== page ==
According to the Telecom Regulatory Authority of India (TRAI), the total number of telephone subscribers in the country amounted to 1.2 billion as of September 2017. This comprises of both the wireless and the wireline subscribers in the country. The number of rural subscribers is over 500 million while the urban subscribers amount to over 700 million (TRAI, 2017). The biggest players in Indian telecom industry are familiar names such as Bharti Airtel, Vodafone, Idea and Reliance Jio. Government-controlled telecom agencies include Bharat Sanchar Nigam Limited (BSNL) and Mahanagar Telephone Nigam Limited (MTNL). As of December 2017, MTNL and BSNL have a combined user base of 143 million subscribers (Statista, 2018).
The Growth of the Telecom Industry in India
The Indian telecom industry has grown over thirty times over the last two decades, defeating most of the nations in terms of telecom growth. From 37 million subscribers in the year 2001, India now has over 1200 million (1.2 billion) subscribers. The portentous expansion of the Indian telecom industry has opened up the gates to numerous opportunities, which has attracted telecom giants from all around the world to invest in the booming market. Unfortunately, only some of the benefits have reached the rural masses, which still fail to keep pace with the average telecom density of the country. Rural India, which encompasses almost 70 per cent of the country’s population, has a telecom density of only 33 per cent, which is less than half of the country’s average, which stands at 71 per cent (ImaginMor, 2017).
The Indian telecom sector’s growth can be credited to the increase in standard of living and the decrease in the cost of handheld communication devices (general purpose or smartphones among others). This can be comprehended from the fact that out of the 1.206 billion telecom subscribers, 1.18 billion subscribers are from the wireless domain. The story is similar in both rural and urban areas, where wireline subscribers amount to 0.7 per cent and 2.8 per cent respectively (TRAI, 2017). Another factor which has contributed to the growth of the telecom industry is the growth of the overall industrial infrastructure in the country, which is connected through telecommunication. The ease of doing business and the unlimited opportunities due to globalisation has benefitted the telecom industry a lot.
Under the clouds of growth, it is important to understand the challenges and environmental concerns the telecom industry brings forth. The increase in the number of users has created a scarcity of radio spectrum, which is the primary need for telecommunication as of now. Along with the spectrum, the increasing number of users poses a need to install a huge number of cell phone towers to keep the devices connected. Simultaneously, the emitted microwaves from the cell phone towers can cause health problems including headaches, memory loss, birth defects and even cancer. While the number of cell phone users increase, the need for mobile towers is increasing as well. However, it is important to understand the severe effects of the towers when placed in residential areas.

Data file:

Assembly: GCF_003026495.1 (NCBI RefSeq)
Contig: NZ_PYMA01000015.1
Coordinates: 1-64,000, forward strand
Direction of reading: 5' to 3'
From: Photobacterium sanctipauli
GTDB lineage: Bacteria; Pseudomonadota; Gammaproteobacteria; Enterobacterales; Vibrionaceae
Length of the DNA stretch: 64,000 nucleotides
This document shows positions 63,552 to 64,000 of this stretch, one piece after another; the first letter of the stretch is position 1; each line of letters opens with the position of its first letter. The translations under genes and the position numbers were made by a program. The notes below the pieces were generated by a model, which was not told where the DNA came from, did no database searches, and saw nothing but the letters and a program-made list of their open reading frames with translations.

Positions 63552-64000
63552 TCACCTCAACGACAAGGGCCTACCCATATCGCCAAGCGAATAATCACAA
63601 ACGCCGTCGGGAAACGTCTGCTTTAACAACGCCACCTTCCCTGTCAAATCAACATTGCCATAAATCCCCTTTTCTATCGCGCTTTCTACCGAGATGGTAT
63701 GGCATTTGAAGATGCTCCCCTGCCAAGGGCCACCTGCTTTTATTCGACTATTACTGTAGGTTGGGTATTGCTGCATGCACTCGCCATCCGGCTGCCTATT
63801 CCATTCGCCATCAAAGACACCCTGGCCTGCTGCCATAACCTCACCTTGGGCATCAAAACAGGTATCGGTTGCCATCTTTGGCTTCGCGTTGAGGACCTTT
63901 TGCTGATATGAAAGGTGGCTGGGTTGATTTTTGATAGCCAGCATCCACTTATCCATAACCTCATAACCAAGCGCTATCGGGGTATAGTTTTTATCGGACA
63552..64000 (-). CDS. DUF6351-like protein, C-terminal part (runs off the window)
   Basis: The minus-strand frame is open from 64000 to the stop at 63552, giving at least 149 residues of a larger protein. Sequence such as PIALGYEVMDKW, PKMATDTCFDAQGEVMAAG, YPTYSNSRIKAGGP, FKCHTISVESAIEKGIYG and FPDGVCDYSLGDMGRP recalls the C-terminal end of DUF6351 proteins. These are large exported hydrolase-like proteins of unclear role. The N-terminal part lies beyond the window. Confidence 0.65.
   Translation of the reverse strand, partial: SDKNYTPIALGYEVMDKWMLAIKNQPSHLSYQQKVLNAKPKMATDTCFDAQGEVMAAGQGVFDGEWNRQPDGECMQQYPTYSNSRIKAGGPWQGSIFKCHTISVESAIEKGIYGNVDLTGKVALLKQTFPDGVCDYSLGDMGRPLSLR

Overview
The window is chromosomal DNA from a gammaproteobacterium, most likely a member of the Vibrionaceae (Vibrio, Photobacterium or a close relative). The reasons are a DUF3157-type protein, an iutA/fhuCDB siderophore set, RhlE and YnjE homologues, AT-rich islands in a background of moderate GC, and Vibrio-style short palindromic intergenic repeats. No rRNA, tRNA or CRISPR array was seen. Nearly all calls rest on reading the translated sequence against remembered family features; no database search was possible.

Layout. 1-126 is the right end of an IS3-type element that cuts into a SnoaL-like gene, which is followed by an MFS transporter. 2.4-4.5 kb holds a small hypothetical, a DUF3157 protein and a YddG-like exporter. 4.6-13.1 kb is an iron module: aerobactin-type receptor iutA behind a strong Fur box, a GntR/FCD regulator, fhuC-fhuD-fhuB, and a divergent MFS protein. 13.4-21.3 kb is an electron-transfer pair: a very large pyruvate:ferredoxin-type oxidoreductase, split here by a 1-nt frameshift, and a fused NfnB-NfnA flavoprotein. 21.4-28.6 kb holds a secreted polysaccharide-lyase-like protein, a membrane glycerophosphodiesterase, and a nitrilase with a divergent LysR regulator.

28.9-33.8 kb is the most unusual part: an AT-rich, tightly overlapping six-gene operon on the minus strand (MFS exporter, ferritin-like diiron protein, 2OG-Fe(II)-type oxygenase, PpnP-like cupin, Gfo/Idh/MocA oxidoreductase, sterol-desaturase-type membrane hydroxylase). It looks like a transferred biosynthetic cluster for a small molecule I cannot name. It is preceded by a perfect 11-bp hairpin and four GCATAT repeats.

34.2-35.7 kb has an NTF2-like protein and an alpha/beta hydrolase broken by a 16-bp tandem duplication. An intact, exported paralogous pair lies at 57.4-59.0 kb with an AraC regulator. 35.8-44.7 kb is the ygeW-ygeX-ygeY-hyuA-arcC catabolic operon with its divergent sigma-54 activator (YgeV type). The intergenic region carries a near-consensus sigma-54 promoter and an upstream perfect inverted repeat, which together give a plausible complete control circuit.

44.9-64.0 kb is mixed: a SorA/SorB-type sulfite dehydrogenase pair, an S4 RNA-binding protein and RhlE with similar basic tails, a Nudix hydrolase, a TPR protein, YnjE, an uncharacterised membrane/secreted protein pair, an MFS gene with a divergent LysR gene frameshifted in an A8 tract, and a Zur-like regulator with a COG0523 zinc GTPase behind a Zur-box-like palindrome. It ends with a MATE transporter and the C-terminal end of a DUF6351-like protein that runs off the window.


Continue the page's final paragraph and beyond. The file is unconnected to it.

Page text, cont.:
NRDMS and Telecom
To understand and mitigate these issues, space technology comes in handy. Natural Resources Data Management System (NRDMS), under the Department of Science and Technology (DST), Government of India used space technology in Shimoga Taluk, Karnataka, to map cell phone towers and network coverage of all network providers. Using a Geographical Information System (GIS), multiple non-related parameters can be used to generate synoptic maps which can help in analysing the target area. Using the toposheet of the area from the Survey of India (SOI) and the location and position of the towers using GPS, NRDMS mapped out the network coverage of the towers in Shimoga Taluk.
Some of the maps are given below:
As we can see from the above maps, it was found out that the Taluk lacked network coverage in some parts which created a need for new towers. Using this technology, NRDMS has proposed towers for leading telecommunication companies including Airtel, Vodafone, Idea, MTS and Tata Indicom. Using the results from the mapping, these companies can construct new towers to maximize their coverage area with minimum resources.
Apart from constructing new towers for maximum coverage, this mapping can also help in understanding the dangers posed by these towers and reduce their effect in residential areas. Using the results, companies can identify the areas which are away from the residential complexes but can be used to site new towers to increase the overall coverage area. It will lead to an effective coverage while posing a minimum danger to the local population.
Telecommunication tower mapping is only one of the many possibilities that space technologies can be deployed in. GIS is more than just a tool and can emerge as a decision support system for governments when applied correctly. NRDMS, under Department of Science & Technology, Government of India is constantly working towards employing ‘Geo-Spatial applications for good Governance’. Telecom tower mapping is one of the countless projects NRDMS has initiated to act as a decision support system for good governance all around the country.